Unconditional kindness on the bridge to Ravens games

Jimmy Scaletta sits in the middle of the eastbound lane of the Hamburg Street Bridge with his cup and cardboard sign facing the incoming fans, hoping for handouts. On Sunday, Ravens fan Drew Haugh stopped by with a bag of gifts, celebrating Christmas with Scaletta on the morning of the Ravens-Patriots game.

An hour and a half before Sunday's Ravens game, Jimmy Scaletta took his usual seat near M&T; Bank Stadium — in the middle of the eastbound lane of the Hamburg Street bridge. On game days, it becomes a pedestrian bridge, and Scaletta sits with his cup and cardboard sign facing the incoming fans, hoping for handouts.

He's been doing this for years, before and after Ravens games. He doesn't walk around and ask for money. He sits quietly with the handmade sign. Sunday the sign read, "Homeless People Help Happy Holiday."


Scaletta wore a black watch cap under a white hoodie and a gray T-shirt over the hoodie. He sat on a sheet of blue plastic.

I sat on the curb next to him. I told Scaletta he reminded me of the late actor Dennis Hopper, with a goatee.


"People tell me I look like Bob Saget," he said, referring to the comedian who appeared in family-friendly television shows.

I didn't see Saget at all. I saw Hopper, and maybe all his name evokes — rebellion, the darker side of human nature. I saw Shooter in "Hoosiers," though decidedly less troubled and more clear-eyed.

Just then, a Ravens fan tossed Scaletta an opened pack of Marlboro menthols and kept walking. Scaletta caught the cigarettes, yelled thanks over his shoulder, held them up and said: "This is my only vice."

A few minutes later, a bottle of white wine appeared between me and Scaletta.

It was a clear glass bottle, its contents half gone. The hand holding the bottle was small.

Scaletta and I looked up. A young woman in a purple Ravens jersey had stopped on her way to the game from a tailgate party to offer the wine.

"I don't know if this is right," she said, "but I can't drink all this. Do you want it?"

"No, thanks," Scaletta said immediately and softly. "I don't drink. Thanks anyway."


I asked Scaletta where he camps, and he said under a bridge.

I asked why he didn't spend his nights in one of Baltimore's shelters, and he shook his head and said: "Too many drug addicts, alcoholics and thieves."

I asked why he was homeless and he said the explanation would take two hours. I settled for pieces of the story. Scaletta said he was 46 years old, a native of Montgomery County, a Marine veteran who worked as a finance manager for a number of car dealerships after his military service. He said he had been depressed for many years until he found the right medication. He said he had been in a long, drawn-out dispute with the Marine Corps over wages he had earned. He said that, until the dispute is settled, he trusts no government agency, from the Veterans Administration to the local agencies that provide services to the homeless.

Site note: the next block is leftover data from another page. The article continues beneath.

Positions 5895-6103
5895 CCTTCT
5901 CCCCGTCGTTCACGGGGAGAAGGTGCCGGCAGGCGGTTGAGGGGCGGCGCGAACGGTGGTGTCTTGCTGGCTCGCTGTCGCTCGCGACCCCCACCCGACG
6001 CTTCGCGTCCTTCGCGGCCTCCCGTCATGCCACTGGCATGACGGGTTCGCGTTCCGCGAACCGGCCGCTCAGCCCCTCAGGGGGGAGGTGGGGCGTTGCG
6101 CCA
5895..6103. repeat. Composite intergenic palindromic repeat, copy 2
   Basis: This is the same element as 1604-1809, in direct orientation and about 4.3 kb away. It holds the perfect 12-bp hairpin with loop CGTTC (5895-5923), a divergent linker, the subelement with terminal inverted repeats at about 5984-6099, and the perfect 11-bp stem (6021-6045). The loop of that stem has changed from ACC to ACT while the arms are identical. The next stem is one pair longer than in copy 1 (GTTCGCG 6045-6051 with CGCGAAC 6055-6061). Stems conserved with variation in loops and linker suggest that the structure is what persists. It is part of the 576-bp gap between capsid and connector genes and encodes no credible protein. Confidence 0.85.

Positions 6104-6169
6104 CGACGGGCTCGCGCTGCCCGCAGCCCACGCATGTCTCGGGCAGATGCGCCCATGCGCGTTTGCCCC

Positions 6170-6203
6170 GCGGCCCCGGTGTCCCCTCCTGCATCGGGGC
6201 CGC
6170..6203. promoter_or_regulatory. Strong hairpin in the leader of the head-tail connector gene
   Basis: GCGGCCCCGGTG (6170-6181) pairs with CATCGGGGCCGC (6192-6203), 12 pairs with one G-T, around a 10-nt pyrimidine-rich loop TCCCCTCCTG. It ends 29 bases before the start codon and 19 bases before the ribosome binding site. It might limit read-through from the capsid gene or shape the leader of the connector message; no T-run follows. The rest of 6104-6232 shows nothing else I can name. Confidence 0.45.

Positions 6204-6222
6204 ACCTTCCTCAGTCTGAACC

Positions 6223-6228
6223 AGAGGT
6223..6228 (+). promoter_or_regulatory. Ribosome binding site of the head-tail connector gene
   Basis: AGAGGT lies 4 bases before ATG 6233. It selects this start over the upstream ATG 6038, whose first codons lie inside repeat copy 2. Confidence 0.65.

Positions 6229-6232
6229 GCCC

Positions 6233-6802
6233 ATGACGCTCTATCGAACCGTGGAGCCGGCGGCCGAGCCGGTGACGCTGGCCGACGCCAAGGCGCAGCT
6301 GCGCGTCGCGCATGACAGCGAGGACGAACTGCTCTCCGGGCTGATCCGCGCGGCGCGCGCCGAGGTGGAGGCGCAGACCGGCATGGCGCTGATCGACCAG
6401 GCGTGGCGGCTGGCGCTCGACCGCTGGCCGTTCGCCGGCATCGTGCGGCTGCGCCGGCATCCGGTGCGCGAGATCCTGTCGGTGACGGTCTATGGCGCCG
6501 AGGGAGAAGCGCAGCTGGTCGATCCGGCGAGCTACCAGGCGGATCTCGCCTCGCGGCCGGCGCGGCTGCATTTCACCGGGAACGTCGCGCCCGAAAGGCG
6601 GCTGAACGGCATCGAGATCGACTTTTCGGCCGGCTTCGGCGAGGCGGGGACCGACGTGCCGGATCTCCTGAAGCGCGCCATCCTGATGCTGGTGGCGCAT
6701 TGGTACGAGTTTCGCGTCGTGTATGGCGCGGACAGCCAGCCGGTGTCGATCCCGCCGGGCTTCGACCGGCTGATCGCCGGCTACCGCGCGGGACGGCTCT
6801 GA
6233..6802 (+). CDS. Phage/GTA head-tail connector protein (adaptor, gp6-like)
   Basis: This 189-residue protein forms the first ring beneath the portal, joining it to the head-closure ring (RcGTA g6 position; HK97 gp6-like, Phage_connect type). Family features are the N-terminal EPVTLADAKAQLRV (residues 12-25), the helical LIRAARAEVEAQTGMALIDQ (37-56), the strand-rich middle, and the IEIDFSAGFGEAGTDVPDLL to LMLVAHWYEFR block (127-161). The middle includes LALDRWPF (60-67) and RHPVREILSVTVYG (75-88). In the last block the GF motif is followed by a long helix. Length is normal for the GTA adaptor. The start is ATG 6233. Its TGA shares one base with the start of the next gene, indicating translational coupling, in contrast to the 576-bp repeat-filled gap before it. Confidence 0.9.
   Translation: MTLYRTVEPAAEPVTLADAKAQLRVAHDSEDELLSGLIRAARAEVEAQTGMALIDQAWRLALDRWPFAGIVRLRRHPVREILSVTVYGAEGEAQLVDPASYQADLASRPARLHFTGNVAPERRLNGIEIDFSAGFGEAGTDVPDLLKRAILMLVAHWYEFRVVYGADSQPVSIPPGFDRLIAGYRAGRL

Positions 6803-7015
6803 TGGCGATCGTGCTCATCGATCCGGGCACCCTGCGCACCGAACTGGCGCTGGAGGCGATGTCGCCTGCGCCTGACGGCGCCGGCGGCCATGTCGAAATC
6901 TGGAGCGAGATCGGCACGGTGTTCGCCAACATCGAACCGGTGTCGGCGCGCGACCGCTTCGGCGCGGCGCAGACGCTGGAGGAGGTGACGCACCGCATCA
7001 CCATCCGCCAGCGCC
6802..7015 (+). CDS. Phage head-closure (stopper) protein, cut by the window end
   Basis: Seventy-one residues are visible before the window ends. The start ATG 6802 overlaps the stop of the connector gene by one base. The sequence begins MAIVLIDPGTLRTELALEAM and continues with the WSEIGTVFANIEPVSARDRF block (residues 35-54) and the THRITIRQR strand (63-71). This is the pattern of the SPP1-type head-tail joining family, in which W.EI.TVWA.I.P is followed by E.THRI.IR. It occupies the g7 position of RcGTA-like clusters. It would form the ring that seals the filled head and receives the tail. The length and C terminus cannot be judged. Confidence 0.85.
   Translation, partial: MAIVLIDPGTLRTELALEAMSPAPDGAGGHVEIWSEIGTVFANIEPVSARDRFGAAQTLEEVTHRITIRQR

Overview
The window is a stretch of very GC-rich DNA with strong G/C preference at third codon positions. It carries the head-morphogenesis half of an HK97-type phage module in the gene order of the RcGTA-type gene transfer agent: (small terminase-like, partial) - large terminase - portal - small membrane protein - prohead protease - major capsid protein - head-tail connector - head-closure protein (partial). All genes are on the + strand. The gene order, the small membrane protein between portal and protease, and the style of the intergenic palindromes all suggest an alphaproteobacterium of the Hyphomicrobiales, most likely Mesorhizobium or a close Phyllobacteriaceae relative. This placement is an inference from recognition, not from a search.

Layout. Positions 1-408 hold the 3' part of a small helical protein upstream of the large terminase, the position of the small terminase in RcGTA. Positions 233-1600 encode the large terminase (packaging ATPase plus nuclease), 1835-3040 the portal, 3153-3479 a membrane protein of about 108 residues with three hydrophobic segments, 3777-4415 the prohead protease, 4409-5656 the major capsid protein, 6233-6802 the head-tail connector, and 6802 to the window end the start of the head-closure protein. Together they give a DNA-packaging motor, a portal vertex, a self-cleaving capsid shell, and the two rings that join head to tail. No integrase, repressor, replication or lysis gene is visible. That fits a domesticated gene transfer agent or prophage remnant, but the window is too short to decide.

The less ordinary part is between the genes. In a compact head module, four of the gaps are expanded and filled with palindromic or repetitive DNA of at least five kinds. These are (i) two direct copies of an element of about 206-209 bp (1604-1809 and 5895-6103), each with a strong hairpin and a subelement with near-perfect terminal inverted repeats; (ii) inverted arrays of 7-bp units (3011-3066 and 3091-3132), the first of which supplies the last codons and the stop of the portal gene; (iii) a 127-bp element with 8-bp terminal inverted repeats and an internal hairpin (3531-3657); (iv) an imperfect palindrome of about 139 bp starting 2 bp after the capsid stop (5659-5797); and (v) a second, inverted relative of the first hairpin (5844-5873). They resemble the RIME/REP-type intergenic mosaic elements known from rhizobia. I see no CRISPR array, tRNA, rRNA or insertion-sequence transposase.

I asked if that meant he did not go to shelters even in winter.

"I'm a soldier, man," he said pridefully. "I'm not doing anything until they pay me what they owe me."

Just then, a boy headed to the game dropped in Scaletta's lap a clear plastic freezer bag filled with toiletries — toothpaste, deodorant, a hairbrush, soap and a pair of new socks. The boy walked on, and Scaletta yelled his thanks.


A young man in an autographed Ray Lewis jersey handed him a $20 bill. Scaletta thanked him, then turned to me and said, "It's Christmas."

We make assumptions about the men and women who panhandle on the streets of Baltimore. We think they're drunks or drug addicts, or scammers who would rather ask for change than take minimum-wage jobs. The more sympathetic of us assume that panhandlers are mentally ill or maybe physically disabled; surely something must be deeply wrong, or else they would not beg in our streets.

Drew Haugh, a Ravens season-ticket holder, has been saying hello to Jimmy and giving him a few bucks at each home game for at least eight years. He makes no judgments about the man and never asks questions. His kindness, like those of others on the bridge, is unconditional.

"It has been a strictly Ravens-day encounter, then I don't see Jimmy for a year," Haugh said. "But he is resilient in his ways. He seems to show up in the same spot every season. I find myself thinking about the guy and wondering what he does, where he goes."

A teacher and wrestling coach at Boys' Latin School, Haugh recently heard a Catholic priest speak of "giving Christmas away." He thought of Scaletta.

So on Sunday, Haugh put on a Santa cap and he carried a trash bag full of wrapped gifts — clothes and shoes — up the Hamburg Street bridge to the place where he always finds Scaletta. He handed him the bag and sat with him as Scaletta opened his presents and had his Christmas morning on gameday afternoon.


Dan Rodricks' column appears each Tuesday, Thursday and Sunday. He is the host of "Midday" on WYPR-FM.